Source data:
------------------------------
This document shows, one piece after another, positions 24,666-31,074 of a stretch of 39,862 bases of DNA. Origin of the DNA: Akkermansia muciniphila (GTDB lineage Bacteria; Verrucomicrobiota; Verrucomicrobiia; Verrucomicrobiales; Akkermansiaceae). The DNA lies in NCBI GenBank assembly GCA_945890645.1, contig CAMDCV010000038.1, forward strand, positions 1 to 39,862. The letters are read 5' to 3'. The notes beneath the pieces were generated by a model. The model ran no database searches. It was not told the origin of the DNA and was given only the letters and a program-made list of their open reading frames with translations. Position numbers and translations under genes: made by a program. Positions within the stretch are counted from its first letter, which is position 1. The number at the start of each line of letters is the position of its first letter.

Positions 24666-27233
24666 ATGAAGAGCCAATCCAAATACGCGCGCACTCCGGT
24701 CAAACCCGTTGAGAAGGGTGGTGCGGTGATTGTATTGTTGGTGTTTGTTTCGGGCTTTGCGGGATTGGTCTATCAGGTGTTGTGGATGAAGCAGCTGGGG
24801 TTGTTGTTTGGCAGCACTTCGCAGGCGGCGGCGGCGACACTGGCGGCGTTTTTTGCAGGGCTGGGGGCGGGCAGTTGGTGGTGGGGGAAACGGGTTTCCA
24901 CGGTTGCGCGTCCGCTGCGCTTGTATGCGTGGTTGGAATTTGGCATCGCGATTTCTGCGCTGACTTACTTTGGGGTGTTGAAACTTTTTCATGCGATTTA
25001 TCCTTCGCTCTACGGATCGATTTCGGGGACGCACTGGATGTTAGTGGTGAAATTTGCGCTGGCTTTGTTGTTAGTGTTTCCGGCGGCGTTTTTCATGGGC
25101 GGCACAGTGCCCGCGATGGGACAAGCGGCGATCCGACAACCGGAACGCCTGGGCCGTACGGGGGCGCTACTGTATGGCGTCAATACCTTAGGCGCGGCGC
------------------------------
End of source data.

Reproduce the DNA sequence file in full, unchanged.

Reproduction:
This document shows, one piece after another, positions 24,666-31,074 of a stretch of 39,862 bases of DNA. Origin of the DNA: Akkermansia muciniphila (GTDB lineage Bacteria; Verrucomicrobiota; Verrucomicrobiia; Verrucomicrobiales; Akkermansiaceae). The DNA lies in NCBI GenBank assembly GCA_945890645.1, contig CAMDCV010000038.1, forward strand, positions 1 to 39,862. The letters are read 5' to 3'. The notes beneath the pieces were generated by a model. The model ran no database searches. It was not told the origin of the DNA and was given only the letters and a program-made list of their open reading frames with translations. Position numbers and translations under genes: made by a program. Positions within the stretch are counted from its first letter, which is position 1. The number at the start of each line of letters is the position of its first letter.

Positions 24666-27233
24666 ATGAAGAGCCAATCCAAATACGCGCGCACTCCGGT
24701 CAAACCCGTTGAGAAGGGTGGTGCGGTGATTGTATTGTTGGTGTTTGTTTCGGGCTTTGCGGGATTGGTCTATCAGGTGTTGTGGATGAAGCAGCTGGGG
24801 TTGTTGTTTGGCAGCACTTCGCAGGCGGCGGCGGCGACACTGGCGGCGTTTTTTGCAGGGCTGGGGGCGGGCAGTTGGTGGTGGGGGAAACGGGTTTCCA
24901 CGGTTGCGCGTCCGCTGCGCTTGTATGCGTGGTTGGAATTTGGCATCGCGATTTCTGCGCTGACTTACTTTGGGGTGTTGAAACTTTTTCATGCGATTTA
25001 TCCTTCGCTCTACGGATCGATTTCGGGGACGCACTGGATGTTAGTGGTGAAATTTGCGCTGGCTTTGTTGTTAGTGTTTCCGGCGGCGTTTTTCATGGGC
25101 GGCACAGTGCCCGCGATGGGACAAGCGGCGATCCGACAACCGGAACGCCTGGGCCGTACGGGGGCGCTACTGTATGGCGTCAATACCTTAGGCGCGGCGC